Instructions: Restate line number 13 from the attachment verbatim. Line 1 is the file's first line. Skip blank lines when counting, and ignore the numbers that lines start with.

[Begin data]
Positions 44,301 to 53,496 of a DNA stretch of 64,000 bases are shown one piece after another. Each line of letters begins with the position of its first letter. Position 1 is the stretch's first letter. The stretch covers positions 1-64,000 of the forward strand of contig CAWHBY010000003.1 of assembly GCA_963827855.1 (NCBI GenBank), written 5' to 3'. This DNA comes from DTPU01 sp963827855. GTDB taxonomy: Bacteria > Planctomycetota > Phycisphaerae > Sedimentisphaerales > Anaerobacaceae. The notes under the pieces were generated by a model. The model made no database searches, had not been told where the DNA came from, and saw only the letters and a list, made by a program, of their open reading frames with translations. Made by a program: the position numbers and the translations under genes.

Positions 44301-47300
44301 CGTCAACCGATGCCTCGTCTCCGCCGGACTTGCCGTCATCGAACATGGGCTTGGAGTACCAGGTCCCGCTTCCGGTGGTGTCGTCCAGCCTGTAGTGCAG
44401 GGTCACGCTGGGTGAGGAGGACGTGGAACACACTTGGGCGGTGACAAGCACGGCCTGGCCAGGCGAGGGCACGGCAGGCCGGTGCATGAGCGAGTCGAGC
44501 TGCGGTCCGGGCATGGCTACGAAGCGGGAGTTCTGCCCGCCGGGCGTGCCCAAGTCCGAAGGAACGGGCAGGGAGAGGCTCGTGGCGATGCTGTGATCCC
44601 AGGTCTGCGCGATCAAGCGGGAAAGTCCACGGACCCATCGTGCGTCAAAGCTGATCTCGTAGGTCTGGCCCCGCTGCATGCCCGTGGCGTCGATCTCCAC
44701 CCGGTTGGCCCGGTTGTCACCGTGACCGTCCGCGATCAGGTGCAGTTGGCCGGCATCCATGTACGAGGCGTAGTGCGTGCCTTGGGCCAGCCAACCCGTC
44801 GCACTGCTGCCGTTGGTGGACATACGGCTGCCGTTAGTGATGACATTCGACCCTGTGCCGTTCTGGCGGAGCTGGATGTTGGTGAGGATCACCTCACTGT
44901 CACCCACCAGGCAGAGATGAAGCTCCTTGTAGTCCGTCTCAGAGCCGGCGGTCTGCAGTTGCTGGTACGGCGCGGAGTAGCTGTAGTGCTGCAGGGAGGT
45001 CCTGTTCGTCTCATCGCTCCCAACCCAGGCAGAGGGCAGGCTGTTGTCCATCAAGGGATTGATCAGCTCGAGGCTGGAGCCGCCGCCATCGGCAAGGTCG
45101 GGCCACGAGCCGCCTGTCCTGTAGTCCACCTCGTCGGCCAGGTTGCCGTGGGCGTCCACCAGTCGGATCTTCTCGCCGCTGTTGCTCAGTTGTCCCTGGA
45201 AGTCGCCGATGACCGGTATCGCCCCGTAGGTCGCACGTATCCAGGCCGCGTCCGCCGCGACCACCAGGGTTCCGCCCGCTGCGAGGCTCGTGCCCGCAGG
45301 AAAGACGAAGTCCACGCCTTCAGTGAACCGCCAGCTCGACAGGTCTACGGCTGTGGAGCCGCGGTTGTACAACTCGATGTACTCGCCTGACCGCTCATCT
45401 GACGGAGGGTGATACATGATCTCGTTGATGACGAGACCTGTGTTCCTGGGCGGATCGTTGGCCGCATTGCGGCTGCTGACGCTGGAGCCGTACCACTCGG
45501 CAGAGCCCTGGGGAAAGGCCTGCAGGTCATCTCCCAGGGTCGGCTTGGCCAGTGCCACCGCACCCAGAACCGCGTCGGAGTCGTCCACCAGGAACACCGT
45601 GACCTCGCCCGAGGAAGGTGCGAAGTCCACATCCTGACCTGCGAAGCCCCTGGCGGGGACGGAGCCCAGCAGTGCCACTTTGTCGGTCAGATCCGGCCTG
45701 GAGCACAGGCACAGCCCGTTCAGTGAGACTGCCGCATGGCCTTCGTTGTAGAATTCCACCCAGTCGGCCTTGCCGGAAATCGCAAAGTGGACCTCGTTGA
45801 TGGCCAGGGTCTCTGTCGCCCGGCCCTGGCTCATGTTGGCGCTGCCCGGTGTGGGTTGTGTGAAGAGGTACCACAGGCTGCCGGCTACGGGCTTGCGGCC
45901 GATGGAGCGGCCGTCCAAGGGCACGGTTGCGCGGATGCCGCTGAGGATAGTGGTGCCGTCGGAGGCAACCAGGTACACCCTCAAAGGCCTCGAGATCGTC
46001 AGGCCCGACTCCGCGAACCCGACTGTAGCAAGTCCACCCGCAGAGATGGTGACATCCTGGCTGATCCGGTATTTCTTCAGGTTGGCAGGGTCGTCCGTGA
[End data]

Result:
45301 AAAGACGAAGTCCACGCCTTCAGTGAACCGCCAGCTCGACAGGTCTACGGCTGTGGAGCCGCGGTTGTACAACTCGATGTACTCGCCTGACCGCTCATCT